If a player is injured (say a football player breaks his hand) and has to be out for the rest of the season but is able to come back in and do a good job, then if he is a good player, her should be allowed to be. If his replacement is better than he ever was, then probably not. Teams need to do what is best for that team rather than best for an individual player.
  8. EMPEROR_WINDU Force Ghost

    Member Since:
    Nov 23, 2002
    star 5
    The Tom Brady Law gives a resounding yes answer to this question.
  9. Jedi_Master_Conor Manager Emeritus

    Member Since:
    May 24, 2005
    star 6
    if it's a minor injury then yeah let him come back and let him heal for a bit. but if the player gets a permanent injury that affects the way they play in a negative way then they should be let go
  10. Armenian_Jedi Force Ghost

    Member Since:
    Mar 14, 2003
    star 7
    It was the Kurt Warner law before it was the Tom Brady law. :)

    and it was the Brett Favre law before it was the Kurt Warner law. :p
  11. EMPEROR_WINDU Force Ghost

    Member Since:
    Nov 23, 2002
    star 5
    True, but Kurt Warner seemed to be a short term phenom and Favre needed quite a few years to get to the top.


    Brady picked the Patriots up and took them to the Super Bowl that year and a couple times after that.


    That's what legends are made of baby!
  12. Darth Mace Jedi Master

    Member Since:
    Oct 29, 1999
    star 4
    There's not a QB controversy in Pittsburgh. Maybe there should be, but there isn't. I think Ben's over the injuries now, but Cowher never went to Batch except for the times that Ben could truly not play and this was only for a total of a game and a half. Sorry, but I had to get that out. :*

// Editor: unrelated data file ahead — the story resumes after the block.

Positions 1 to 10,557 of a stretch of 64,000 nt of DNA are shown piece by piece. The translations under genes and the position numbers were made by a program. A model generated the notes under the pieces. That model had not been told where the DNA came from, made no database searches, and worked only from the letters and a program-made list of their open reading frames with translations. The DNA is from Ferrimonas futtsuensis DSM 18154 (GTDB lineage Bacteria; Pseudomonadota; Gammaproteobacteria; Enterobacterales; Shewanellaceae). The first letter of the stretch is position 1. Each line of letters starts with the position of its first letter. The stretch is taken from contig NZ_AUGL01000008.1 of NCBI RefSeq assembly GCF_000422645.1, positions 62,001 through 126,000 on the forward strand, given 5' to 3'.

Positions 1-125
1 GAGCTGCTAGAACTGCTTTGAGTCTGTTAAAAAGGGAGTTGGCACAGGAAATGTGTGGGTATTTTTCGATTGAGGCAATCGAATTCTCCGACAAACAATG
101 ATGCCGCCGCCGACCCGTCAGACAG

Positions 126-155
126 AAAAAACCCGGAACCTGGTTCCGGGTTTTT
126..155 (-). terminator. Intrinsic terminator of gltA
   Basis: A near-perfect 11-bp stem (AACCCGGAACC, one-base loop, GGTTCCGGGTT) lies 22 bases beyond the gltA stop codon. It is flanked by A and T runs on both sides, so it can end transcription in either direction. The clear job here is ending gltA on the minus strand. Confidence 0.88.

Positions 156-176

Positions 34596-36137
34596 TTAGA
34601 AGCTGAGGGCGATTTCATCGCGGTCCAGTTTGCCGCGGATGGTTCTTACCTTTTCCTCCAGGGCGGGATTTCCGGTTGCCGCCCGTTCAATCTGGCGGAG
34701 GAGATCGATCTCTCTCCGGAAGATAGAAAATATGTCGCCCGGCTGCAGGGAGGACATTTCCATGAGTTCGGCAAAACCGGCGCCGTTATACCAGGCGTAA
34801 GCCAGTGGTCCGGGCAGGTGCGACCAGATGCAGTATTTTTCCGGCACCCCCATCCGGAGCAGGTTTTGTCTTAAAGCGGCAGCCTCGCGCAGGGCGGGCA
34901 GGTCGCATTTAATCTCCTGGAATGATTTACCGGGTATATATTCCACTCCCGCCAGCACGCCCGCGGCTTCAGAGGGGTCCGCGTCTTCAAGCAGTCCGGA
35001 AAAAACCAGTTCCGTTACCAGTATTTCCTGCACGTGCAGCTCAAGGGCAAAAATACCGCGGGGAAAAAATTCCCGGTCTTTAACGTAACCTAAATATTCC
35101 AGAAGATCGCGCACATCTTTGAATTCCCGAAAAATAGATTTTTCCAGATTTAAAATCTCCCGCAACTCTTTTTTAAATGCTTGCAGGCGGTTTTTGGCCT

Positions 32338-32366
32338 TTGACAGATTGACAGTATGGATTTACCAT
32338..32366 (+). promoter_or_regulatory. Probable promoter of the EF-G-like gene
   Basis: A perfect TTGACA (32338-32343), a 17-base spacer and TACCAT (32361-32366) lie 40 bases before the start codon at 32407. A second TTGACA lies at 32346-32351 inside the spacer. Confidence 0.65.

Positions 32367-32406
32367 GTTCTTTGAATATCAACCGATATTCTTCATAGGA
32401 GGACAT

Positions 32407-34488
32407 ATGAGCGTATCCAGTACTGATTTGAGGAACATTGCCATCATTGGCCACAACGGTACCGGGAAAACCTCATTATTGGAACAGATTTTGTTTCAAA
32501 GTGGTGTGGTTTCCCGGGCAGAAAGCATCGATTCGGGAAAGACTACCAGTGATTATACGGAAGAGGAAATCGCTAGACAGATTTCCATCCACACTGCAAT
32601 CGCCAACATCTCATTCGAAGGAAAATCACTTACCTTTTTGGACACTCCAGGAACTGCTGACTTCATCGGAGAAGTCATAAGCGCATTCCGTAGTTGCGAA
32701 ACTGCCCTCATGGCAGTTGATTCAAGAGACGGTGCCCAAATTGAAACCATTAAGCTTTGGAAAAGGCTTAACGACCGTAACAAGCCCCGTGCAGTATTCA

But on topic, yes, a player absolutely should lose his job due to injury. If he's hurt, he can't play. Now, does this mean he shouldn't get his job back when he's healthy again? That's a different question. :p But as has been said, it all comes down to how well the "replacement" player has performed. If the back-up does that good, he shouldn't be a back-up anymore.
  13. Juliet316 Chosen One

    Member Since:
    Apr 27, 2005
    star 8
    That's a tricky question. If it's a short term injury like a week to three or so weeks, then yes, the injured player should get their job back (like in Jacksonville - Del Rio was not respectful to either QB in this instance). However if, say in a situation like KC where the injury is more serious and the replacement has been performing just as good as the guy he replaced and has good chemistry with his team than it's a far more dicey situation, not one that I envy Herm having to decide. If you feel it's time for your injured player to come back and feel like it's not going to disrupte the team's momentum, then yes, give the guy his job back. On the other hand if you do get the sense that making a switch after such a protracted period of time would be detrimental to the team then let the replacement continue to helm the team and hold the injured player as the replacement should something happen to the guy that replaced him in the first place (Such as when Tom Brady went down in the playoffs prior to the Pats first Superbowl and Drew Bledsoe stepped in)

    Like I said, it's a tough call and one I don't envy these coaches having to make it.
  14. Armenian_Jedi Force Ghost

    Member Since:
    Mar 14, 2003
    star 7
    yeah... Favre isn't a legend.